We make good time heading upstream, and then conquer the sand hill at the base of the trail. We push hard and make the limestone lens in one push. Breaktime, then up the ridgeline in one push. Breaktime. Talk becomes short. Pictures cease being taken. We are men on a mission. Up to the saddle below the V Notch. Breaktime. Past the horse bones and up to the V Notch, where we take our final break before hitting the campsite. We notice fresh footprints wearing sneakers. Sketchy. Then a blue ATV sitting in the shade of a tree. No one around. I feel like I am in a Tony Hillerman movie. We push on up to camp, following the fresh ATV tracks. Our gear is still around and in good condition. We spend about half an hour in camp, and then grit our teeth to set out across the sand flats. We push through the sand, much less consolidated than before. A truck appears on the far ridge, on the old road we'll be taking. We all start inventing crazy scenarios about what this all means. No rattlesnake this time. We take a break at the top of a sand hill, our legs screaming. All talk has ceased on the hike, just sweat and pushing ourselves. One more push and we are up at the old road, where I made the suggestion to continue on to the red dome the day before. We start to rest, but then Marques spies a figure ridding towards us on horseback. We share a look. "Remember that show Mantracker I was telling you about?" I ask.
    "I've been thinking about that since the ATV."
    "Yeah, me too."
    Back on the road. We make good time across the cleared surface and soon reach the parked truck we spied from camp. A new, empty Toyota. Blue, clean, and totally out of place. "No Rez Rocket," Curtis remarks. No sign of the driver, and no ramps to load an ATV - yet another mystery.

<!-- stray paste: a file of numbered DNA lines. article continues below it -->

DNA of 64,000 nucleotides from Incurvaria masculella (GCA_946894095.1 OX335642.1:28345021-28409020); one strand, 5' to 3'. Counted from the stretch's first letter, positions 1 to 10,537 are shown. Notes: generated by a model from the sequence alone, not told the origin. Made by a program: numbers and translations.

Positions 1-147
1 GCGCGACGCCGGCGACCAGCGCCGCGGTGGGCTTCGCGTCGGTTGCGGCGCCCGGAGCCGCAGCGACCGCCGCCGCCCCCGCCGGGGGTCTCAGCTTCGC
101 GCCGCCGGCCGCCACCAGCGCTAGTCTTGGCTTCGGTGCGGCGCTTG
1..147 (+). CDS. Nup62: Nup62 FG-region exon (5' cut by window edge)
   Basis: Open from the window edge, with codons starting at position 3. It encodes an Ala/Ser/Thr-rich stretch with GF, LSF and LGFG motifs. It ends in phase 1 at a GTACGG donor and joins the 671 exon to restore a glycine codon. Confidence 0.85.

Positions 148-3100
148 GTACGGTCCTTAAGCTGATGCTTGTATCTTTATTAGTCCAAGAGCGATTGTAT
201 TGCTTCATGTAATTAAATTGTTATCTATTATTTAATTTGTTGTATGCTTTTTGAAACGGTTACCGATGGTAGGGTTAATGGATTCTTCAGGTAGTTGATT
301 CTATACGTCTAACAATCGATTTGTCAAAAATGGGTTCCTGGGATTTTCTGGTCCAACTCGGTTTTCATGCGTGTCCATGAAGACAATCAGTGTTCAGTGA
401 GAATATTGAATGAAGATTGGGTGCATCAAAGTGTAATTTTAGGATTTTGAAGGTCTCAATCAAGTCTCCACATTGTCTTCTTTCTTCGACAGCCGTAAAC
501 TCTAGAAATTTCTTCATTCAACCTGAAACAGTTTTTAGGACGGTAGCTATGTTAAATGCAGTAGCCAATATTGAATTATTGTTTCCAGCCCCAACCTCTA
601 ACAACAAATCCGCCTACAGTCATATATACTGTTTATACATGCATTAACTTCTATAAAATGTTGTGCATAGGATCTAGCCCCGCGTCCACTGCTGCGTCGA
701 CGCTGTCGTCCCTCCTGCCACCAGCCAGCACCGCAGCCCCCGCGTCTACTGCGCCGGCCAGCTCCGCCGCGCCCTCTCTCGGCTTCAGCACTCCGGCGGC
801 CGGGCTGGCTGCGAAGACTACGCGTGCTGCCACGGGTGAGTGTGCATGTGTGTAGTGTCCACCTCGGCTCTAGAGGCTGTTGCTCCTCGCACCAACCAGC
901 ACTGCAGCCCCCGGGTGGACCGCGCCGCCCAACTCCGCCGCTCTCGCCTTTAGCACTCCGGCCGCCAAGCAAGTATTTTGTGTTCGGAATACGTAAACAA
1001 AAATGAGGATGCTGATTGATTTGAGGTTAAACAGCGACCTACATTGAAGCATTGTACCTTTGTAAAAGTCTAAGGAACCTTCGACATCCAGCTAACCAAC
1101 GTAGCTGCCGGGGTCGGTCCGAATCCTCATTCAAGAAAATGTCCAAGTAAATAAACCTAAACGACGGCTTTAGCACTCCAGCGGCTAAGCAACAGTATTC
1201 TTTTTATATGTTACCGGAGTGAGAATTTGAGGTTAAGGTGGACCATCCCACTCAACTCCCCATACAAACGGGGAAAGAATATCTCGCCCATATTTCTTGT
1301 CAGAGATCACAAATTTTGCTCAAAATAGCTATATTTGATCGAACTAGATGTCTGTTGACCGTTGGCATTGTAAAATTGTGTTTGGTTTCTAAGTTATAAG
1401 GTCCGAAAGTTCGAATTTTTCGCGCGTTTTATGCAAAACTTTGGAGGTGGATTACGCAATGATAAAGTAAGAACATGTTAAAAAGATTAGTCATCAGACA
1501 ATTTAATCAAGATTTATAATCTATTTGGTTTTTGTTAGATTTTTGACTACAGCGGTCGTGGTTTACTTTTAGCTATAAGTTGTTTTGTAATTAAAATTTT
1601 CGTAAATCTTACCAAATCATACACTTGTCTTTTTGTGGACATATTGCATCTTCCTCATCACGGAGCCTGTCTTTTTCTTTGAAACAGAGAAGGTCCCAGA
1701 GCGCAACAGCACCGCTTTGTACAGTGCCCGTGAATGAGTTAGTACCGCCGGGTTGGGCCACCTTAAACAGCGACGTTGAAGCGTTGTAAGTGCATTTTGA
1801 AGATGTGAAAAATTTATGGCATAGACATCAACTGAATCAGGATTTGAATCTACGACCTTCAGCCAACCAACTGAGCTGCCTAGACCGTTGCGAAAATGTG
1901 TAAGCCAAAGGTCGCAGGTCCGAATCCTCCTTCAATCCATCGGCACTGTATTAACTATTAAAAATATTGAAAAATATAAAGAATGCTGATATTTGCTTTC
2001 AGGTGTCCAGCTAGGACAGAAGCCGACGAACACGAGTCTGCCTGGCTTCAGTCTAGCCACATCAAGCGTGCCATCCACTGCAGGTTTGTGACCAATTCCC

We push on, under the hoodoo and then over to the base of the cliff below the truck. We take one final break under the rim, since there is no shade on top, and then reach the truck. My legs are burning. So are everyone else's. Big trip in good time - just about 24 hours from start to finish. Hiking times: 1:05 from the truck to the point, :36 from the point to the dome, :55 from the dome to the creek, :20 from the creek to the falls, :15 from the falls to the sand, 1:30 from the sand to the camp, :40 from the camp to the point, 1:00 from the point to the dome. About 6 hours, 20 minutes of total hiking time for almost 11 miles and 1561 AEG. I know that is an afternoon for some, but this was one epic trip for us. Mark this one down a win for the Choadakee Lake Boys.
    Now, for our next trip...

    Permit $$
    information is in description

    Navajo Nation Reservation
    Navajo Permits & Services


    Directions
    Map Drive
    or
    Road
    FR / Jeep Road - Car possible when dry

    To hike
    From Page, drive south on US98 towards Kaibeto. Just past LeChee Rock and Mountain Sheep Rocks there is a turn on the left. This will take you to the leaseholder's ranch. The leaseholder can provide further directions from there.
    page created by PaleoRob on Oct 12 2011 8:18 am